According to my research most ASW weapons like torpedoes, mines and missiles rely mostly on acoustic (sonar/radar) targeting, and possibly MAD (magnetic anomaly detection) or visual sighting.

Well, radar is not acoustic, it's electromagnetic. But in any case, as you point out, there are many different detection mechanisms and so they would try them all until one of them happens to work.

I suppose you could declare that the monster is invisible to every single detection method. If it is at least visible, and goes to shallow water, you could find it with spotter planes. Then simply drop depth charges in the area and see if a bunch red stuff floats up... Assuming the blood and guts aren't also invisible.

If it is even invisible to sight, okay, no big deal. Even if it's acoustically invisible, things that move fast in water lead to cavitation which is sound generated by water itself. Not much the monster can do to hide that, unless it has a way of moving fast without cavitating. If it does, no sane navy would destroy it under any circumstances - it would be worth its weight in gold ;-).

The one possible way around cavitation is decoys as you mention... But then this is just the one monster, and kind of an important target. Can't they just shoot torpedoes or depth charges at every decoy? How many decoys does it make? At some point you can triangulate the monster's true position simply from statistical analysis of the decoy locations.

In any case, locating the monster is super easy. You just tag it with some kind of transmitter. When it's detected in an area, drop a bunch steaks with an active transponder (sound, radio, anything) inside, so the monster swallows them. Or if it only likes boats, send some unmanned drone ships with the same. If it doesn't like the drones, well, no pain no gain - just mandate transponders on all civilian ships (or maybe you can simply home your torpedos/missiles/whatever on the existing transmitters the civvie boats have) so that no matter what it eats, it will swallow one.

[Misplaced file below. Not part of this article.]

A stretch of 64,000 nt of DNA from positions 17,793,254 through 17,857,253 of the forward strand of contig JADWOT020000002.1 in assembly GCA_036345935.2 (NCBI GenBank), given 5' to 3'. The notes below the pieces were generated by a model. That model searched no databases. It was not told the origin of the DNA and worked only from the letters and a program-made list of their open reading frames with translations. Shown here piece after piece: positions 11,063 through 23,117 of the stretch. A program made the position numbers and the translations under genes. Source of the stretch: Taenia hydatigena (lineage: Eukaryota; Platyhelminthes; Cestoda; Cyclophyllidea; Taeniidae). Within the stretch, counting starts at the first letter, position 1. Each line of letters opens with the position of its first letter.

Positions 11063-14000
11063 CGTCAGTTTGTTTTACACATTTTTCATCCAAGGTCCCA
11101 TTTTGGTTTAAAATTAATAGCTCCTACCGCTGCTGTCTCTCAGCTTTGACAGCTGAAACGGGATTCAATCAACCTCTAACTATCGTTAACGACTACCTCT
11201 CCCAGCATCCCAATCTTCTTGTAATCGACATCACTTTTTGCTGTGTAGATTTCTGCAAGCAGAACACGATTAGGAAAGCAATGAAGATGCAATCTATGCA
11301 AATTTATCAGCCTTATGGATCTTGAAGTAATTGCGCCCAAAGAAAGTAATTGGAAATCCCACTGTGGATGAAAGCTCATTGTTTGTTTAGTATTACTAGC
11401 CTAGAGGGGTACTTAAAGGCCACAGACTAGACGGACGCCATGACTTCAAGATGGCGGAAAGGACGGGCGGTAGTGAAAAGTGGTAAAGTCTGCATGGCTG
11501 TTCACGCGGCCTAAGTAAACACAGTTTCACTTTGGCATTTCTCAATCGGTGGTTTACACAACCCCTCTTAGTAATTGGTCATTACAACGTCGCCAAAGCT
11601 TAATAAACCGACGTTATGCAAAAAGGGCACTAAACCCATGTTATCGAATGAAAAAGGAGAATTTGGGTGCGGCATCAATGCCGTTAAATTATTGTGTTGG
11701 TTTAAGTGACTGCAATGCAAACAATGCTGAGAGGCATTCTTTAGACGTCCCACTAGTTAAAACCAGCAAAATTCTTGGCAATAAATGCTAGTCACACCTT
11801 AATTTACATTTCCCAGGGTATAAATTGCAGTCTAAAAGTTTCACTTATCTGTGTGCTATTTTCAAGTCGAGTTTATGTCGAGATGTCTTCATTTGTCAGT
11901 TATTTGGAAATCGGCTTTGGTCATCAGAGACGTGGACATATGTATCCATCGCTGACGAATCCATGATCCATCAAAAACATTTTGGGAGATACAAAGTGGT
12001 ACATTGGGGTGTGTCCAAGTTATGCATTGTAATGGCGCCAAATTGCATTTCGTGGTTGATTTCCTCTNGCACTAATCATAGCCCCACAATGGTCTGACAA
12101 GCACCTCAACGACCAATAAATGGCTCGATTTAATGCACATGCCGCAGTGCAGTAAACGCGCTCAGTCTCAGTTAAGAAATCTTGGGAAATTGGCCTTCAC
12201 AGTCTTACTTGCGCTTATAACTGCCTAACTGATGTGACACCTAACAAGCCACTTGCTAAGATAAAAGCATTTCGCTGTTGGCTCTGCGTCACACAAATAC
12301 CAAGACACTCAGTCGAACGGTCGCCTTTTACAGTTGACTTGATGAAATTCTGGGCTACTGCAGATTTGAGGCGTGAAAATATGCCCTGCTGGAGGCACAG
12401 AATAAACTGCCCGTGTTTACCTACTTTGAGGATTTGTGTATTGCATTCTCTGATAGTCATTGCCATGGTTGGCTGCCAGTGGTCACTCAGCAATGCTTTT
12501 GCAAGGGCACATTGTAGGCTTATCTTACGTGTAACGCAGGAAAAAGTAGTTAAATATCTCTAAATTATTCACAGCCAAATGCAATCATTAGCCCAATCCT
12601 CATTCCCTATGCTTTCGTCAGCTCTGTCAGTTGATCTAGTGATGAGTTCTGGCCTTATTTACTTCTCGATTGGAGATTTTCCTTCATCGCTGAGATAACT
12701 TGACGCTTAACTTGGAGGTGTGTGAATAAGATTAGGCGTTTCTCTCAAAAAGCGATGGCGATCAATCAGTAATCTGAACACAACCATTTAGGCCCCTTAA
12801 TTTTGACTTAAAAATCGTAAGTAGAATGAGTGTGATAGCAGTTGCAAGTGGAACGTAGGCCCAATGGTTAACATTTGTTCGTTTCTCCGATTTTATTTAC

Granted, if you can make it swallow things, why not just feed it a bomb? I suppose you want to capture it intact, for the stealth sub technology... In any case, if feeding it transmitters doesn't work for some reason (magically digests everything?) then you can station riflemen on every ship or convoy that shoot a transmitting dart when they spot the monster. This would work even if it's invisible - you'll see the ship being eaten, so just shoot at the air around it.

Depending on the size, speed and habits of the monster you could deploy large nets. These nets could have some kind of transmitter which would once again enable detection. Not very eco-friendly -- but it sounds like there's only the one monster, and a comparatively small piece of ocean you would disturb.

Lastly, there is always the overwhelming firepower route. You could have patrols by planes, helicopters and fast ships in the area it is spotted, even escort civvie convoys with warships. As soon as the monster attacks, immediately fire cannons, cruise missiles and the like. If it's moving around too much, you can just target the ship being eaten, depending on how long that takes. You can also just launch several speculative ones in directions it's likely to go next. Since there's only the one monster, being efficient with munitions is presumably not a concern. And of course, there's always the literal nuclear option. Again, not very nice to the fishies, but they used to do it all the time for testing, and it's really just the one time. What's one more underwater nuke?

But the more I think about it, the more I wonder, why would the military want to destroy it? If it's giving them so much trouble, then it's extremely valuable for the development of submarine technology. I imagine they would try to capture it alive by luring it into some cove, or at least kill it without destroying the carcass. While this delicate process is underway, they could deploy many unmanned decoy ships to minimize the danger to civilians.


Harpoon it with a locator beacon.

There could be several kinds of locator beacon. A simple one just emits a sonar ping every so often, which can be picked up with a passive sonar detector (and would thus be immune to the monster's sonar absorbtion). Another kind would be like an EPIRB emergency locator beacon. They only work on the surface, but whenever the monster is on the surface, it can be tracked worldwide.